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I've decided that I want to take a stab at test first programming. So, before I tackled writing an isPrime function, I wrote this unit test. It's my first and I'm not sure I'm doing this right.

I was thinking that I might want to extract the loops to just two methods that I would pass an array to. One for Assert.IsTrue and one for Assert.IsFalse, but I wasn't sure if that was a good idea in a unit test.

  • Am I covering my bases here?
  • What other cases am I missing?
  • What would you do differently?
using System;
using Microsoft.VisualStudio.TestTools.UnitTesting;
using Challenges;
using System.Numerics;

namespace ChallengesTest
{
    [TestClass]
    public class PrimeTest
    {
        [TestMethod]
        public void SmallPrimes()
        {
            int[] numbers = { 2, 3, 5, 7, 11, 13, 17, 19, 23, 29 };

            for (var i = 0; i < numbers.Length; i++)
            {
                Assert.IsTrue(Numbers.isPrime(numbers[i]));
            }

        }

        [TestMethod]
        public void Negatives()
        {
            int[] numbers = { -2, -3, -5, -7, -11, -13, -17, -19, -23, -29 };

            for (var i = 0; i < numbers.Length; i++)
            {
                Assert.IsFalse(Numbers.isPrime(numbers[i]));
            }
        }

        [TestMethod]
        public void PositiveNotPrime()
        {
            int[] numbers = { 4, 6, 8, 9, 10, 12, 14, 15, 16, 18, 20, 21, 22, 24, 25 };

            for (var i = 0; i < numbers.Length; i++)
            {
                Assert.IsFalse(Numbers.isPrime(numbers[i]));
            }
        }

        [TestMethod]
        public void ZeroAndOne()
        {
            Assert.IsFalse(Numbers.isPrime(0));
            Assert.IsFalse(Numbers.isPrime(1));
        }

        [TestMethod]
        public void BigPrimes()
        {
            int[] numbers = {104677,104681, 104683, 104693, 104701, 104707, 104711, 104717, 104723, 104729 };

            for (var i = 0; i < numbers.Length; i++)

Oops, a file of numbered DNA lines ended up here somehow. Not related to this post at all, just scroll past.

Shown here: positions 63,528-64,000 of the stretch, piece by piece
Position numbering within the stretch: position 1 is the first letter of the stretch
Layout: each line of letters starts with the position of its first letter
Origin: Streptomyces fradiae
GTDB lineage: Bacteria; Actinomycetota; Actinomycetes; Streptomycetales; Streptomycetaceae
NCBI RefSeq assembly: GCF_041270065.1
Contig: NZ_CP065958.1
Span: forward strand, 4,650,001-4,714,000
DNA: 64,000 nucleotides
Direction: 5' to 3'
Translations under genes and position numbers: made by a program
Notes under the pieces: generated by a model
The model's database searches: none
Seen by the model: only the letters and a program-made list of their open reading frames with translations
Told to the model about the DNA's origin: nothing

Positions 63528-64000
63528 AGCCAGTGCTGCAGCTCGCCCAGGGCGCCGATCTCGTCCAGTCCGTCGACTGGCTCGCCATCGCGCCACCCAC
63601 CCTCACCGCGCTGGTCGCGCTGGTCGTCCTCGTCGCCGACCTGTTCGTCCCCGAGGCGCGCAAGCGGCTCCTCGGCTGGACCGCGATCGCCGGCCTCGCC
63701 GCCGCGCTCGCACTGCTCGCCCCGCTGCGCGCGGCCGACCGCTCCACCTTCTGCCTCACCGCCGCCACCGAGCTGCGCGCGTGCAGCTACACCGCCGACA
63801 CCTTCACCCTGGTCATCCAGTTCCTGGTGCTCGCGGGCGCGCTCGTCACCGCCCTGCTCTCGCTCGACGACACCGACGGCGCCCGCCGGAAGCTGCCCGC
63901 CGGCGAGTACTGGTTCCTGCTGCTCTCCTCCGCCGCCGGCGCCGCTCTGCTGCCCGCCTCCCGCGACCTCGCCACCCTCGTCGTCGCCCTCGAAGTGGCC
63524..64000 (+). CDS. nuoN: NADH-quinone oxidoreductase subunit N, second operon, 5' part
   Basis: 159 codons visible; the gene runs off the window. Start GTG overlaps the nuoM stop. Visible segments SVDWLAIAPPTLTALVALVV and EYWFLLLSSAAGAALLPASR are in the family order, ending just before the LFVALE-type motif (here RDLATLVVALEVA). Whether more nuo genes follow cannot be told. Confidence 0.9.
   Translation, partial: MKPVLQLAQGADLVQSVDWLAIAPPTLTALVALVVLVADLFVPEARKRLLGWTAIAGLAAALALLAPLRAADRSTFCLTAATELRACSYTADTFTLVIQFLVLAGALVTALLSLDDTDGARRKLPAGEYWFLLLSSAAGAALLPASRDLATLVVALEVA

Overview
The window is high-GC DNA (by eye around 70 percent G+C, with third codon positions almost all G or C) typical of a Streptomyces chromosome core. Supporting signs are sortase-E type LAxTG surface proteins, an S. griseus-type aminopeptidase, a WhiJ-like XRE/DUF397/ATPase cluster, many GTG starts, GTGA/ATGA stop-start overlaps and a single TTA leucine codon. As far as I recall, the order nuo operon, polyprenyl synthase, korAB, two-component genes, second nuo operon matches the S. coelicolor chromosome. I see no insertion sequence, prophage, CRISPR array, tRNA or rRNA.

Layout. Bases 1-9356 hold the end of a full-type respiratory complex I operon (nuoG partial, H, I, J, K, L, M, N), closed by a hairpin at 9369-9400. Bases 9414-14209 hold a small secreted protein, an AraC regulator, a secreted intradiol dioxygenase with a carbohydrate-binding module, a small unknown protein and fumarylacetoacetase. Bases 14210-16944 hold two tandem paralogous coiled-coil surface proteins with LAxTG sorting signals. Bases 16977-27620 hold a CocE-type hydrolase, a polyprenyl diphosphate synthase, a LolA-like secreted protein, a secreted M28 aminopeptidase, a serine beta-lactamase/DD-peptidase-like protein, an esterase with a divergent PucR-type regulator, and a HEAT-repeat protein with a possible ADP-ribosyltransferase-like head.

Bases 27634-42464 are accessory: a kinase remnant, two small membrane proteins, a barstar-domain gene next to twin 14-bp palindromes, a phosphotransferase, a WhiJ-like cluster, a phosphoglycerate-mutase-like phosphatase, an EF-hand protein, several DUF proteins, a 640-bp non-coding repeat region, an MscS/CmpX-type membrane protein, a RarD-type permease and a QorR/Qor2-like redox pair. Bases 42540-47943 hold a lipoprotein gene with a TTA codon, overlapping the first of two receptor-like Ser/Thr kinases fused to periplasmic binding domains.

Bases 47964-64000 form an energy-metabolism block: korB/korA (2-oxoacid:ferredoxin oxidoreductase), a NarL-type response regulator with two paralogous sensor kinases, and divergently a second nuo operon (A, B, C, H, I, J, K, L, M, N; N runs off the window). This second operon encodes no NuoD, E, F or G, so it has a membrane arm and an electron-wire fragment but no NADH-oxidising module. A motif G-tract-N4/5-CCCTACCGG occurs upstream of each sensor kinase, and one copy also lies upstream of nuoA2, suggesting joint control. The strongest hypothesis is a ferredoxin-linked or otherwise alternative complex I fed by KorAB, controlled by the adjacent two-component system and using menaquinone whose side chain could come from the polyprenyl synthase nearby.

{
                Assert.IsTrue(Numbers.isPrime(numbers[i]));
            }
        }
    }
}
share|improve this question
1  
You are missing BigNotPrime :) - By the way, the term for "not prime" is "composite" (excluding special cases like 1 which is called a "unit" and 0/negative which are really up to programmer convention) and is well-understood, so you could use it if you want –  Thomas Jul 28 at 1:06
    
@Thomas add that as an answer and I'll up vote. Naming is a valid part of a review. =) –  RubberDuck Jul 28 at 2:17

4 Answers 4

up vote 4 down vote accepted

This is quite an extensive set of tests, as each of the numbers in the list is a test of sorts.

Here are some suggestions:

  1. How about testing negatives that are non-primes?
  2. Add a set of tests for big non-primes (pseudoprimes ideally)
  3. Add tests for values that are close to the limit of ints

Lastly, this is optional, but you can add some that are randomly generated so you can't cheat and hardcode the results.

share|improve this answer
    
What do you mean by "add some that are randomly generated"? –  RubberDuck Jul 27 at 23:40
1  
As in, make some of tests generate some of their own test cases. Aka, the smallPrimes test would generate a few small primes to add to the test cases. –  mleyfman Jul 27 at 23:41
    
If you're dealing with random numbers, how can you guarantee that those unit tests will always pass? –  krillgar Jul 31 at 18:46
    
You should generate random prime numbers to test isPrime = true and generate random non-primes to test isPrime = false, or you can simply test the random number with a reference function and test to make sure the result from your custom function is identical. –  mleyfman Jul 31 at 18:48

Methods in C# are written in PascalCase, so let's change isPrime to IsPrime.

You can use LINQ to make the code a bit clearer. Instead of

for (var i = 0; i < numbers.Length; i++)
{
    Assert.IsTrue(Numbers.isPrime(numbers[i]));
}

You can write

Assert.IsTrue(numbers.All(Numbers.IsPrime));

Instead of

for (var i = 0; i < numbers.Length; i++)
{
    Assert.IsFalse(Numbers.isPrime(numbers[i]));
}

You can write

Assert.IsFalse(numbers.Any(Numbers.IsPrime));

or

Assert.IsTrue(numbers.All(n => !IsPrime(n)));

whichever you find easier to read (I prefer the former).

In fact, I would be a bit lazy and copy a big list of prime numbers from somewhere and then write

var primes = Enumerable.Range(0, 1000000).Where(Numbers.IsPrime);
Assert.IsTrue(primes.SequenceEqual(PrimesLessThanOneMillion));

If you take @mleyfman's suggestion to test with randomly generated primes, be sure to seed the random number generator. Unit tests must be reproducible.